In fact, since it is not possible for us to obtain insurance premiums according to their income status because statistics on their assets and income are not recorded, the means test for estimating the insurance premium rate is not applicable for them.

Accurate registering of information

One of the main prerequisites for financing the health services needed by immigrants in Iran is the accurate registration of their information. In this way, Iran’s Ministry of Interior has asked that information about UIs be registered. This is a step toward making an insurance system for them.

“The Ministry of Interior has started the process of identifying illegal and unregistered immigrants because if you want to work in the insurance field, you must first know their identity.“ P16 (Female/IHIO/11 years of experience).

Strategic purchasing

Based on the questions that were asked during the interviews, one of the best ways for UIs to buy health services strategically is to buy based on the organized system of providing health services, which includes the family doctor, the referral system, and special centers for their referral.

“It is possible to create a series of special clinics for immigrants in different parts of big cities. With this method, immigrants will know where to go to receive health services.“ P8 (Male/IHIO/23 years of experience).

Strengthening the governance

Taking advantage of the capacity of international and regional organizations

The need to effectively use the capacities of international and regional organizations was one of the suggested solutions in many of the interview sessions. In fact, the people who took part thought that, since Iran is one of the countries that takes in the most immigrants in the region and the world, it is necessary to set up joint financial funds on a global and regional level in order to give health services to vulnerable groups of immigrants.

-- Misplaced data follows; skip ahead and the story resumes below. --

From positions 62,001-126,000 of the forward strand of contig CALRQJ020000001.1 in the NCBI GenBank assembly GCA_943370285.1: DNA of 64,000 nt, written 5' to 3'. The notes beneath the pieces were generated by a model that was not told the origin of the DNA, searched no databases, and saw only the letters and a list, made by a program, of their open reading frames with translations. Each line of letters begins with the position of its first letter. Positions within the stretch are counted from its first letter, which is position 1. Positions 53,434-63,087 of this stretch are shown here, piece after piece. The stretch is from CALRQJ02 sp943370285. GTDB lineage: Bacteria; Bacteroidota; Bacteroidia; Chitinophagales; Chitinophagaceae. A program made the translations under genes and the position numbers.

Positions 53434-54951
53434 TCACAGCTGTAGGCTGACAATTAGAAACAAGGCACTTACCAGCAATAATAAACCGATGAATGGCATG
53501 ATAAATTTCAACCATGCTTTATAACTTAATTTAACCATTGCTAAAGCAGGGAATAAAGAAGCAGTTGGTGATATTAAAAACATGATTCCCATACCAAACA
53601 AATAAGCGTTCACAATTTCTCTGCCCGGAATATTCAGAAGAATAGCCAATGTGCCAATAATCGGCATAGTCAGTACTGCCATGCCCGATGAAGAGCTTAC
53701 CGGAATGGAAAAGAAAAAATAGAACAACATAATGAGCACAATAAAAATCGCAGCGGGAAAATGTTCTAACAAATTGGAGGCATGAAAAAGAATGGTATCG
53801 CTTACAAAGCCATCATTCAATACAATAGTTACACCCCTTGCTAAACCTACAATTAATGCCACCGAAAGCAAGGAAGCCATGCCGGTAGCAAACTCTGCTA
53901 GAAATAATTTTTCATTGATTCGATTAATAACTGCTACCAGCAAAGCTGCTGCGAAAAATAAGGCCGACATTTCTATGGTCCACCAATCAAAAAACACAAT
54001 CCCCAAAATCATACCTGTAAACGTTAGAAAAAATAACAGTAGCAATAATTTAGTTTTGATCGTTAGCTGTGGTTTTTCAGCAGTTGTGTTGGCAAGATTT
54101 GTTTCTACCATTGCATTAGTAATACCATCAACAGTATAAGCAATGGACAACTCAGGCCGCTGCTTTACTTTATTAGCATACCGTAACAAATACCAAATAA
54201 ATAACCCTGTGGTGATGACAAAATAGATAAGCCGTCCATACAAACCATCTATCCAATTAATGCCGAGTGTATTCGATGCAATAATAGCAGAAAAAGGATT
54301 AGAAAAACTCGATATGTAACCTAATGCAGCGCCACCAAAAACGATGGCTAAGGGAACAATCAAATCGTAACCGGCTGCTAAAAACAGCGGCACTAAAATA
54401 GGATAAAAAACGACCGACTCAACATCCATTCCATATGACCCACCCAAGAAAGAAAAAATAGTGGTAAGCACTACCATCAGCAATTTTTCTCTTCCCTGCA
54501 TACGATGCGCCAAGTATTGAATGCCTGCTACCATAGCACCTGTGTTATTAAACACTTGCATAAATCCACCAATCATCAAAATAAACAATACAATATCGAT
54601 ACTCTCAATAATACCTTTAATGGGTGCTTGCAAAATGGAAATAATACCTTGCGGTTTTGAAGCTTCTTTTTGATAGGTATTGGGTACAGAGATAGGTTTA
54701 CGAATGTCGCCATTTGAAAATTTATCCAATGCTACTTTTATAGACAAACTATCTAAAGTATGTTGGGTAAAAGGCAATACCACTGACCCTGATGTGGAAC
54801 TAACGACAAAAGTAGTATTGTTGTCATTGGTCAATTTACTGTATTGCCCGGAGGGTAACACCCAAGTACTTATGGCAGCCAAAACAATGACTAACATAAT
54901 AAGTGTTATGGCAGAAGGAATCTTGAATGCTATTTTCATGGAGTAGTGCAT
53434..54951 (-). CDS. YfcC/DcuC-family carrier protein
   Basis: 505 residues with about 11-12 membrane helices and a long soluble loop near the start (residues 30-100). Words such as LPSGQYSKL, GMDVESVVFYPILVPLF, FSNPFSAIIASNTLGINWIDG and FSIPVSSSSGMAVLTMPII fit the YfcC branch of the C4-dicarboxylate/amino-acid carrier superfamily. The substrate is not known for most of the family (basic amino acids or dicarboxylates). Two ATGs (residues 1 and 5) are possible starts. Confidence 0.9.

“International organizations such as the United Nations have huge financial resources that should be allocated to countries such as Iran that are facing limited resources in order to provide health services to vulnerable migrants. Also, there are very wealthy countries in the Middle East region that can be helped to finance the health services needed by immigrants by forming regional financial funds.“ P17 (Male/Medical University/6 years of experience).

Developing a national health map for UIs

In the field of health for UIs, many institutions at the level of the ministries and national and international organizations participate, but specifically, no institution has been recognized as a steward for health financing and insurance coverage for this group, and the tasks and duties of each institution are not clearly defined.

“It is not a clear system in terms of implementation. In my opinion, the description of the national duties in this regard has not yet been formulated, which means we do not know which institution is in charge at the national level!“ P10 (Male/IHIO/17 years of experience).

Moving towards ex-ante financing approaches

According to the findings, a portion of participants believe that an ex-ante approach to financing health care services for UIs is required. In fact, they argue that adapting such a strategy can not only facilitate risk distribution and effective pooling of revenues but also lead to more transparency and fewer corrupt activities.